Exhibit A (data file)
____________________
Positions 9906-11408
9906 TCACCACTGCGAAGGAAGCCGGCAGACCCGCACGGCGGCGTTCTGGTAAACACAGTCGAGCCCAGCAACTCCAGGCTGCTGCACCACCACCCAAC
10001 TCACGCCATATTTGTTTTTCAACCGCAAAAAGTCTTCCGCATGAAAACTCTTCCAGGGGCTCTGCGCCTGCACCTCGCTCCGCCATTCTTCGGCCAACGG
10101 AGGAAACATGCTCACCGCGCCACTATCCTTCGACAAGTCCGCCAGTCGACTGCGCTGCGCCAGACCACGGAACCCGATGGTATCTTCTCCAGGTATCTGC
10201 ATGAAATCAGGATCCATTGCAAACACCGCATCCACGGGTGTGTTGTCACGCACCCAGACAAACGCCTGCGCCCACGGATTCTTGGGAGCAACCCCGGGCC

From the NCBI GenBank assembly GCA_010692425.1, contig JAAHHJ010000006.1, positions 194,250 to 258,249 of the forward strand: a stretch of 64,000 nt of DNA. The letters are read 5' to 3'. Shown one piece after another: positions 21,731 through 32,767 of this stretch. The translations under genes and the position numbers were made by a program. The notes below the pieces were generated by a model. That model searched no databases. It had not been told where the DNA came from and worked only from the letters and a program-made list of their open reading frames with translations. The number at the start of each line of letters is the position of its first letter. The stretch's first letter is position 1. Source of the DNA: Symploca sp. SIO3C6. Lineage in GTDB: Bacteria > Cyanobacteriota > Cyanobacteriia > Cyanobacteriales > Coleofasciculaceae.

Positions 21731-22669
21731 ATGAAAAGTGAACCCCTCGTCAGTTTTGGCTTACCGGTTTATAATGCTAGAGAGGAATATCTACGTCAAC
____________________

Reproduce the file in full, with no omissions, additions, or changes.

Positions 9906-11408
9906 TCACCACTGCGAAGGAAGCCGGCAGACCCGCACGGCGGCGTTCTGGTAAACACAGTCGAGCCCAGCAACTCCAGGCTGCTGCACCACCACCCAAC
10001 TCACGCCATATTTGTTTTTCAACCGCAAAAAGTCTTCCGCATGAAAACTCTTCCAGGGGCTCTGCGCCTGCACCTCGCTCCGCCATTCTTCGGCCAACGG
10101 AGGAAACATGCTCACCGCGCCACTATCCTTCGACAAGTCCGCCAGTCGACTGCGCTGCGCCAGACCACGGAACCCGATGGTATCTTCTCCAGGTATCTGC
10201 ATGAAATCAGGATCCATTGCAAACACCGCATCCACGGGTGTGTTGTCACGCACCCAGACAAACGCCTGCGCCCACGGATTCTTGGGAGCAACCCCGGGCC

From the NCBI GenBank assembly GCA_010692425.1, contig JAAHHJ010000006.1, positions 194,250 to 258,249 of the forward strand: a stretch of 64,000 nt of DNA. The letters are read 5' to 3'. Shown one piece after another: positions 21,731 through 32,767 of this stretch. The translations under genes and the position numbers were made by a program. The notes below the pieces were generated by a model. That model searched no databases. It had not been told where the DNA came from and worked only from the letters and a program-made list of their open reading frames with translations. The number at the start of each line of letters is the position of its first letter. The stretch's first letter is position 1. Source of the DNA: Symploca sp. SIO3C6. Lineage in GTDB: Bacteria > Cyanobacteriota > Cyanobacteriia > Cyanobacteriales > Coleofasciculaceae.

Positions 21731-22669
21731 ATGAAAAGTGAACCCCTCGTCAGTTTTGGCTTACCGGTTTATAATGCTAGAGAGGAATATCTACGTCAAC